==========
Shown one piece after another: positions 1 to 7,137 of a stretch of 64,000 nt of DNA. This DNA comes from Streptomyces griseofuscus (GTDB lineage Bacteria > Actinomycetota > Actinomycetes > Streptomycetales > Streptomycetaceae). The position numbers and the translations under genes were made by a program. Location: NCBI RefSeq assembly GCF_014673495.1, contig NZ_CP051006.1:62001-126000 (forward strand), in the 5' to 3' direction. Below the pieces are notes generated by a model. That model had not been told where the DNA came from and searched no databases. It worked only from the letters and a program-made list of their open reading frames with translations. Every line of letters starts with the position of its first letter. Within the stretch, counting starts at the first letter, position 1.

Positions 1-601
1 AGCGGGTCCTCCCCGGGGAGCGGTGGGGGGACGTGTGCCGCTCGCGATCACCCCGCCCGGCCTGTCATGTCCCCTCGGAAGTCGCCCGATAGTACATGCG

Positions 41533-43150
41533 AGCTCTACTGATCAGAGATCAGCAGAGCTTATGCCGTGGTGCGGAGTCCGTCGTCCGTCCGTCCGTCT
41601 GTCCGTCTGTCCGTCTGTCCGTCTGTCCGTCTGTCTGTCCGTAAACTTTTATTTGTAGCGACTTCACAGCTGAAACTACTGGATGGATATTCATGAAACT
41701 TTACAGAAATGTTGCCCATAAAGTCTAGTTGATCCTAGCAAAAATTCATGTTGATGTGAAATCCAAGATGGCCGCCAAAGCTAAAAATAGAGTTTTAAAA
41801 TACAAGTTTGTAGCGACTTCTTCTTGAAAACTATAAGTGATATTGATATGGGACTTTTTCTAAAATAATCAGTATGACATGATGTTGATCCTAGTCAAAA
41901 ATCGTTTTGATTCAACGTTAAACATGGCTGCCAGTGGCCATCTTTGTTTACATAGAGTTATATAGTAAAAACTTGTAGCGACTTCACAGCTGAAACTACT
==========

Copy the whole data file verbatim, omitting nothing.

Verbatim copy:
Shown one piece after another: positions 1 to 7,137 of a stretch of 64,000 nt of DNA. This DNA comes from Streptomyces griseofuscus (GTDB lineage Bacteria > Actinomycetota > Actinomycetes > Streptomycetales > Streptomycetaceae). The position numbers and the translations under genes were made by a program. Location: NCBI RefSeq assembly GCF_014673495.1, contig NZ_CP051006.1:62001-126000 (forward strand), in the 5' to 3' direction. Below the pieces are notes generated by a model. That model had not been told where the DNA came from and searched no databases. It worked only from the letters and a program-made list of their open reading frames with translations. Every line of letters starts with the position of its first letter. Within the stretch, counting starts at the first letter, position 1.

Positions 1-601
1 AGCGGGTCCTCCCCGGGGAGCGGTGGGGGGACGTGTGCCGCTCGCGATCACCCCGCCCGGCCTGTCATGTCCCCTCGGAAGTCGCCCGATAGTACATGCG

Positions 41533-43150
41533 AGCTCTACTGATCAGAGATCAGCAGAGCTTATGCCGTGGTGCGGAGTCCGTCGTCCGTCCGTCCGTCT
41601 GTCCGTCTGTCCGTCTGTCCGTCTGTCCGTCTGTCTGTCCGTAAACTTTTATTTGTAGCGACTTCACAGCTGAAACTACTGGATGGATATTCATGAAACT
41701 TTACAGAAATGTTGCCCATAAAGTCTAGTTGATCCTAGCAAAAATTCATGTTGATGTGAAATCCAAGATGGCCGCCAAAGCTAAAAATAGAGTTTTAAAA
41801 TACAAGTTTGTAGCGACTTCTTCTTGAAAACTATAAGTGATATTGATATGGGACTTTTTCTAAAATAATCAGTATGACATGATGTTGATCCTAGTCAAAA
41901 ATCGTTTTGATTCAACGTTAAACATGGCTGCCAGTGGCCATCTTTGTTTACATAGAGTTATATAGTAAAAACTTGTAGCGACTTCACAGCTGAAACTACT